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February 7, Day #38 – Unprepared for the Expected



From God’s omniscient and divine point of view, the Scripture readings for today again reiterate how truly ignorant - and therefore how fully dependent - we are on the one and only God Who knows. The first step we all must take toward knowing anything at all is to realize humbly that we are ignorant of that which we don’t know but need to learn. To become knowledgeable (i.e., informed and/or educated), we must come to grips with our own lack of knowledge. By design, learning is humiliating - it requires us to admit that we don’t know and to submit ourselves under the authority of someone who does know. Such admissions, submissions, and actions are naturally abhorrent to our own (sinful) pride, for, as children of Adam and Eve who disobediently sought to develop their knowledge from the wrong source, we too are all inclined to elevate and present ourselves as knowledgeable before others. Unfortunately, no human being has ever been able to keep up with the ever-expanding knowledgebase, and for those who choose to remain in their unlearned state, their ignorance continues to grow by that same rate! Historian, Will Durant, said, “Our knowledge is a receding mirage in an ever-expanding desert of ignorance.” Knowing God is vital because He is the Source - where all knowledge begins.


Today we come to Job 38-40, and now, God is going to have his say before Job and his friends. God is going to ask Job at least 77 questions about which Job knows nothing. It is important to point out that God is omniscient - He is never informed, instructed, or corrected. He begins by asking, “Who is this that darkens my counsel with words without knowledge? Brace yourself …” (verses 2-3). God’s questions to Job relate specifically to the creation, the sea, the earth, the light that God has made, the weather, and the animal kingdom. Looking ahead to tomorrow’s reading, we see that Job is left speechless – even though earlier – he expressed his desire to defend himself before God (cf., Job 10:2; 13:15; and 23:4). I wonder, how would you like God to say to you, “Brace yourself”? (cf., Job 38:3 and 40:7).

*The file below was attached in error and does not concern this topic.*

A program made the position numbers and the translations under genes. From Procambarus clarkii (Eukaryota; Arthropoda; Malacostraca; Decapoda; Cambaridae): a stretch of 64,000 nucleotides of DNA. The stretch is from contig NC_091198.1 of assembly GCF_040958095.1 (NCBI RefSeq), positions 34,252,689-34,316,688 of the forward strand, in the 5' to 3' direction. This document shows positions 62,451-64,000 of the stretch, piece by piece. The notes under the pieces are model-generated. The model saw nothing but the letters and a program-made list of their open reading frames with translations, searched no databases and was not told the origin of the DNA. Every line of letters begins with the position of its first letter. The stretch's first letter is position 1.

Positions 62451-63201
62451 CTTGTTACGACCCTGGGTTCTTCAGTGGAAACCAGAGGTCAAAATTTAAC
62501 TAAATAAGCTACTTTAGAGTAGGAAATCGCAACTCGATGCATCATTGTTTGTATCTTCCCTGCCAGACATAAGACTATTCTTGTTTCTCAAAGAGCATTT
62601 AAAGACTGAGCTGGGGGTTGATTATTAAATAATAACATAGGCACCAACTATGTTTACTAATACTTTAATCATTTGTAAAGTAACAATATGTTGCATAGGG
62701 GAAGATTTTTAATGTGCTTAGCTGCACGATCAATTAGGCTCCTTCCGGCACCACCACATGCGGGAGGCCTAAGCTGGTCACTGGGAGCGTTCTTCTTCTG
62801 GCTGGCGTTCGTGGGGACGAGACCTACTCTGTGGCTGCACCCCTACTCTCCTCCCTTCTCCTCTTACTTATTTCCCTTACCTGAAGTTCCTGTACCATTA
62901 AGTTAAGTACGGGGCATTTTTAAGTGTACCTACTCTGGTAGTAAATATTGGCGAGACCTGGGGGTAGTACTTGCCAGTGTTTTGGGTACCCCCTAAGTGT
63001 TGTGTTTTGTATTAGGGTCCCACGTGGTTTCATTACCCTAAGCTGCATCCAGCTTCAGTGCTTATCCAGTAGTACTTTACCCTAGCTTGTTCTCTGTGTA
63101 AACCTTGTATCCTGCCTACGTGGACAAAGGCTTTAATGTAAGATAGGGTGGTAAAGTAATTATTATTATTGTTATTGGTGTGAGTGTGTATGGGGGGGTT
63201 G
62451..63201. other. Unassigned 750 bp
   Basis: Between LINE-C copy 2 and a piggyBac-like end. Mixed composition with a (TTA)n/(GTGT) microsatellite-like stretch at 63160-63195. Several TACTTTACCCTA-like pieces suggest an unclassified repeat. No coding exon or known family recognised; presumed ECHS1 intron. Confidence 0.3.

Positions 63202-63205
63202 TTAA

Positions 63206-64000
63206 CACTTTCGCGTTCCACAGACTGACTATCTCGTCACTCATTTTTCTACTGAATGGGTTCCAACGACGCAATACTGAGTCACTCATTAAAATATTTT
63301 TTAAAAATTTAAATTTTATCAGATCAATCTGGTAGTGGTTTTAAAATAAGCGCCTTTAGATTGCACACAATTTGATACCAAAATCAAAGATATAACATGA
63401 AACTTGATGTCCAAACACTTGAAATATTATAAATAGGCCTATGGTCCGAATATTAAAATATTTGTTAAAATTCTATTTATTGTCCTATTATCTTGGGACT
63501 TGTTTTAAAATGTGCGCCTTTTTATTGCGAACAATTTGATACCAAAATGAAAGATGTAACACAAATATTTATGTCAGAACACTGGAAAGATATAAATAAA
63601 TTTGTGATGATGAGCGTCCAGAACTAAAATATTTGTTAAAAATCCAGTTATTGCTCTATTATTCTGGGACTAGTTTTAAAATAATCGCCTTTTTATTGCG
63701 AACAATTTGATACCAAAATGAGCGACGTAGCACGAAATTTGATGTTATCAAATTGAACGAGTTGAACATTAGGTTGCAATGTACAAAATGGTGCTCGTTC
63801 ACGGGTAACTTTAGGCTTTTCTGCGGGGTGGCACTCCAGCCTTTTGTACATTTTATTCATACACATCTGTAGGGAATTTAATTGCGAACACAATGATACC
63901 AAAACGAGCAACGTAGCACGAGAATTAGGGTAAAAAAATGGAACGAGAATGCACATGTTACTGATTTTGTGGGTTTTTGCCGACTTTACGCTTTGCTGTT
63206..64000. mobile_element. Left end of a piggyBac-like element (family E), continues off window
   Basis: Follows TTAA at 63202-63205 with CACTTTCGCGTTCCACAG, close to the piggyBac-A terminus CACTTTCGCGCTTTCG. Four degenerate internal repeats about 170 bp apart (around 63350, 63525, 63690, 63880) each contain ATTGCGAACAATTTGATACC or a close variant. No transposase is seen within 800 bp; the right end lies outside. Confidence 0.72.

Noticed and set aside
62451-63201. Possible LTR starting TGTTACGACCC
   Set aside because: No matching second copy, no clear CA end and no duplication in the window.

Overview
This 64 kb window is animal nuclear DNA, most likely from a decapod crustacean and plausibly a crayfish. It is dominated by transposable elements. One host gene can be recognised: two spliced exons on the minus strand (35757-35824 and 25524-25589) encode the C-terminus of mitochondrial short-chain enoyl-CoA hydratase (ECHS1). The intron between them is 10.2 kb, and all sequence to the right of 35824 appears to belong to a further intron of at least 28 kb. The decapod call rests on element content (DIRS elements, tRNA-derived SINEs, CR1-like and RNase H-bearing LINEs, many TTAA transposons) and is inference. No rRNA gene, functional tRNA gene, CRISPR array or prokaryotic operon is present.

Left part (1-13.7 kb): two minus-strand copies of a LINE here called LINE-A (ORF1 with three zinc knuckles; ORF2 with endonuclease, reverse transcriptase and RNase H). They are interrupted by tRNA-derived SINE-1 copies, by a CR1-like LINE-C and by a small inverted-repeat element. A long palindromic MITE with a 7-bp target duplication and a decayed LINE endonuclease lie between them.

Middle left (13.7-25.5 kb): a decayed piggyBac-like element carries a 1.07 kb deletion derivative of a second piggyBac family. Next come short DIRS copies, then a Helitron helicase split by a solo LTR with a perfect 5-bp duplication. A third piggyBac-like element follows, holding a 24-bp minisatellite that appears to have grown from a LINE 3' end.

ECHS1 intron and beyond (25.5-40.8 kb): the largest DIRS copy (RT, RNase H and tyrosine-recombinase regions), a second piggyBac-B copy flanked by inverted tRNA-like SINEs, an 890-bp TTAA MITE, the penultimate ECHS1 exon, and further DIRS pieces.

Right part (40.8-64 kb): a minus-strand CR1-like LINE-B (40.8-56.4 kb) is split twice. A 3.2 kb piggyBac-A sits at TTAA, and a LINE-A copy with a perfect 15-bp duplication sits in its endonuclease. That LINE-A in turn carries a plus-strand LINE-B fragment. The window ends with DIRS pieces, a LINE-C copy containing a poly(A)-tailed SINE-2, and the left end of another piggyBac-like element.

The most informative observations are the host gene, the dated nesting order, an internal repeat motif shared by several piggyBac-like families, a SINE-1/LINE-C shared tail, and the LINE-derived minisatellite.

We continue in Psalm 18:37-42 to read about David’s victories over the hands of Saul and his other enemies. God is the One Who armed David “with strength for battle” (verse 39). We note that, although David’s enemies “cried out to the LORD for help, He did not answer” (verse 41). This reminds us to “seek the Lord while He may be found” (cf., Isaiah 55:6-9). Proverbs 15:29 tells us that “God is far from the wicked ….” He is under no obligation to answer them.


In Matthew 24:32 - Matthew 25:13, we continue with the Olivet Discourse where Jesus informs us that “false Christs” and “false prophets” will appear (Matthew 24:24). Jesus says that “no one knows that day or hour” (verse 36). This statement should teach us that God alone determines the time for judgment. In Noah’s day, in spite of his preaching and the building of his ark, the people had no idea what was about to happen. They were unprepared for the unexpected, and when the flood came, it “took them all away” (verse 39). In chapter 25:1-13, we read the parable of the ten virgins – five of whom were foolish – and five of whom were wise. The lamps of the foolish virgins were “going out” for failure to bring enough replacement oil (Matthew 25:8). These girls were unprepared for the expected – they knew the Bridegroom was coming, so they should have anticipated His possible delay. Without oil, a lamp is an empty vessel – useless to serve its purpose. This is man’s condition apart from Christ and the oil of the Holy Spirit, Who dwells within. Jesus is warning us to be prepared for both the expected and the unexpected.


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